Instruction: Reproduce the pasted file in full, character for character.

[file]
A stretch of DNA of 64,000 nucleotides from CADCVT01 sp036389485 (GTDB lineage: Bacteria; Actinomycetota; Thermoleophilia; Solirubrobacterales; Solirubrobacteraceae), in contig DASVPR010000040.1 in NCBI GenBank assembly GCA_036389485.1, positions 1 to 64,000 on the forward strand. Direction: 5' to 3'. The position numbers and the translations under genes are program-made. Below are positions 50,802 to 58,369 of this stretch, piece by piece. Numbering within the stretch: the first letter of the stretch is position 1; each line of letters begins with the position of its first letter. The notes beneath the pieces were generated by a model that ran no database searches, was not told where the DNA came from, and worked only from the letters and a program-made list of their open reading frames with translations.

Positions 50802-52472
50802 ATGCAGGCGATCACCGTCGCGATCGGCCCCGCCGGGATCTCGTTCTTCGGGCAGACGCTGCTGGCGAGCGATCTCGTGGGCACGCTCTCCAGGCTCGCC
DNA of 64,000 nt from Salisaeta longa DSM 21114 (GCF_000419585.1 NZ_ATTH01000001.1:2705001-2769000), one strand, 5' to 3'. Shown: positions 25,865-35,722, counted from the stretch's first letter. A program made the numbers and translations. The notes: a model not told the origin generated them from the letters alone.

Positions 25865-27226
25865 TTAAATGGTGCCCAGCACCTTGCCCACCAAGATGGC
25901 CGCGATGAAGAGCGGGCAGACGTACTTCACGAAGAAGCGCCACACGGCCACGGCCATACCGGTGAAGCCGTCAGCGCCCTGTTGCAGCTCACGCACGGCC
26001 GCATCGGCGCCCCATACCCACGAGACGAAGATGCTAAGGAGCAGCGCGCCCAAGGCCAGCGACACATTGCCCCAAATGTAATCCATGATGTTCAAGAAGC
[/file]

A stretch of DNA of 64,000 nucleotides from CADCVT01 sp036389485 (GTDB lineage: Bacteria; Actinomycetota; Thermoleophilia; Solirubrobacterales; Solirubrobacteraceae), in contig DASVPR010000040.1 in NCBI GenBank assembly GCA_036389485.1, positions 1 to 64,000 on the forward strand. Direction: 5' to 3'. The position numbers and the translations under genes are program-made. Below are positions 50,802 to 58,369 of this stretch, piece by piece. Numbering within the stretch: the first letter of the stretch is position 1; each line of letters begins with the position of its first letter. The notes beneath the pieces were generated by a model that ran no database searches, was not told where the DNA came from, and worked only from the letters and a program-made list of their open reading frames with translations.

Positions 50802-52472
50802 ATGCAGGCGATCACCGTCGCGATCGGCCCCGCCGGGATCTCGTTCTTCGGGCAGACGCTGCTGGCGAGCGATCTCGTGGGCACGCTCTCCAGGCTCGCC
DNA of 64,000 nt from Salisaeta longa DSM 21114 (GCF_000419585.1 NZ_ATTH01000001.1:2705001-2769000), one strand, 5' to 3'. Shown: positions 25,865-35,722, counted from the stretch's first letter. A program made the numbers and translations. The notes: a model not told the origin generated them from the letters alone.

Positions 25865-27226
25865 TTAAATGGTGCCCAGCACCTTGCCCACCAAGATGGC
25901 CGCGATGAAGAGCGGGCAGACGTACTTCACGAAGAAGCGCCACACGGCCACGGCCATACCGGTGAAGCCGTCAGCGCCCTGTTGCAGCTCACGCACGGCC
26001 GCATCGGCGCCCCATACCCACGAGACGAAGATGCTAAGGAGCAGCGCGCCCAAGGCCAGCGACACATTGCCCCAAATGTAATCCATGATGTTCAAGAAGC